Pieced by machine, hand quilted on a wooden quilting frame, the back fabric is a bed sheet and the batting is polyester. She was an excellent hand quilter considering she suffered from arthritis in both hands.

But the polyester double knit quilts that puts the others to shame in number of pieces and poundage is this one, the Grandmother’s Flower Garden quilt.

This monster measures in at 92×132”!!! Here’s the thing: I’m not sure if grandma or my mom started making this? I’m thinking Grandma, I’m waiting to hear back from my mom.

** Update from mom: grandma made this. Thanks mom!!

You can see this one’s not finished. It’s machine pieced and hand quilted. If I can, I’m planning to finish it this coming winter. No amount of Houston air conditioning right now during these summer months could compel me to have this draped over my lap to be quilted!

The back fabric is a very large bed sheet or two and the batting is polyester. It just wouldn’t take that long to finish quilting it if I would just get to it this winter! The crazy part is going to come when I try and tackle the binding. There’s a big part of me that’s thinking about the possibility of trimming all the edges to straight lines. Maybe I should consider the “fold over and stitch down” method of finishing the zig-zaggy edge. ** update: I’m going to just persevere and tackle the zig-saggy edges!

So now you know all about my very heavy but very treasured polyester double knit quilts. Do you have a double knit quilt or two? I understand they were the “in” thing to make way back when. Speaking of when, I’ll do another blog post about this Grandmother’s Flower Garden quilt when it’s finished 🙂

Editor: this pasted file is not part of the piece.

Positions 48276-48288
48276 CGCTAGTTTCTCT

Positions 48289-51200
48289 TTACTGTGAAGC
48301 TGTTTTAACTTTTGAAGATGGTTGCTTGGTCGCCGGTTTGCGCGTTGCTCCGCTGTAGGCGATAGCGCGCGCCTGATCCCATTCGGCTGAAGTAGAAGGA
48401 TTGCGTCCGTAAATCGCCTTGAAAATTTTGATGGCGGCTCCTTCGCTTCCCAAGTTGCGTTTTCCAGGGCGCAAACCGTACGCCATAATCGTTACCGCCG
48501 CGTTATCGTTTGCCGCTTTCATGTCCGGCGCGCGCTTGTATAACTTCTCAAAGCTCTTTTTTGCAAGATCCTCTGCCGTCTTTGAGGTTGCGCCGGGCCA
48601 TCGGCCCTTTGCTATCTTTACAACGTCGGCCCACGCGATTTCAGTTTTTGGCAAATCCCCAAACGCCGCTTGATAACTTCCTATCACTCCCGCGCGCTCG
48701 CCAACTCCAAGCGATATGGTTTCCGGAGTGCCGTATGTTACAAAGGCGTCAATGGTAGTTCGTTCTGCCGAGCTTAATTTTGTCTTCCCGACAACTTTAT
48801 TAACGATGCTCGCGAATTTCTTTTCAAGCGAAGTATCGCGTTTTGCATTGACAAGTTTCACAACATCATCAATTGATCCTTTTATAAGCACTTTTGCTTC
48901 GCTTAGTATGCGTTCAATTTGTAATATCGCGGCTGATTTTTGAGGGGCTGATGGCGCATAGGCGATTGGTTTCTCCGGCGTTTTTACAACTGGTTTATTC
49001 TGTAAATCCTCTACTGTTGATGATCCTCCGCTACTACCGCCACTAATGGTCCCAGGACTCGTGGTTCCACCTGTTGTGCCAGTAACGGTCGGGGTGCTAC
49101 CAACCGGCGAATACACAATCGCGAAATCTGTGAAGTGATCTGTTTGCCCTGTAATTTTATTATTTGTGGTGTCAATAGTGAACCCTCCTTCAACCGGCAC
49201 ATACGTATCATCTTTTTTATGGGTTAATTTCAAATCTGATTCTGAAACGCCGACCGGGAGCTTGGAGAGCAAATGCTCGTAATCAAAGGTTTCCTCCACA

Blessings to everyone and of course, happy quilting!


49 thoughts on “Gifts from my Quilting Grandmother aka the story of the Polyester Double Knit Quilts

  1. I live in Africa (Zimbabwe) my sister and I use to have to wear double knit outfits as children. I remember how hot we used to get in it in the African heat but it was the height of fashion! We used to call it crimplene a brand name used by Courtalds of England I think. I see that something similar is being used for dresses again in the fashion shops. Both my daughter and I love quilting and are missing our guild meetings.

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  2. I just love these quilts. I can’t even imagine all that hand quilting , plus putting together cokirs wonderfully. WOW. These really are beautiful quilts. You get your eye for beauty from your Grandmother and Mom.

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  3. I’ve never seen a double polyester quilt before so it was very interesting….. but, my mother used to work in a dressing gown factory (Givoni) in the 60s and they could get scraps also… My mother didn’t get any until one day I saw a 6″ x 6″ squares, patchwork quilt made by her supervisor when I was in grade 7… It was in blood red and royal blue velour …. I fell in love with patchwork that day…. in the late 60s…… But it wasn’t until I was nearly 50 that I decided to learn patchwork and quilting…. still doing so years later…

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    1. These quilts are in a category all to themselves, that’s for sure! I do so love patchwork, it is a wonderful way to express my creativity passed down through the generations in my family. It does bring me so much joy!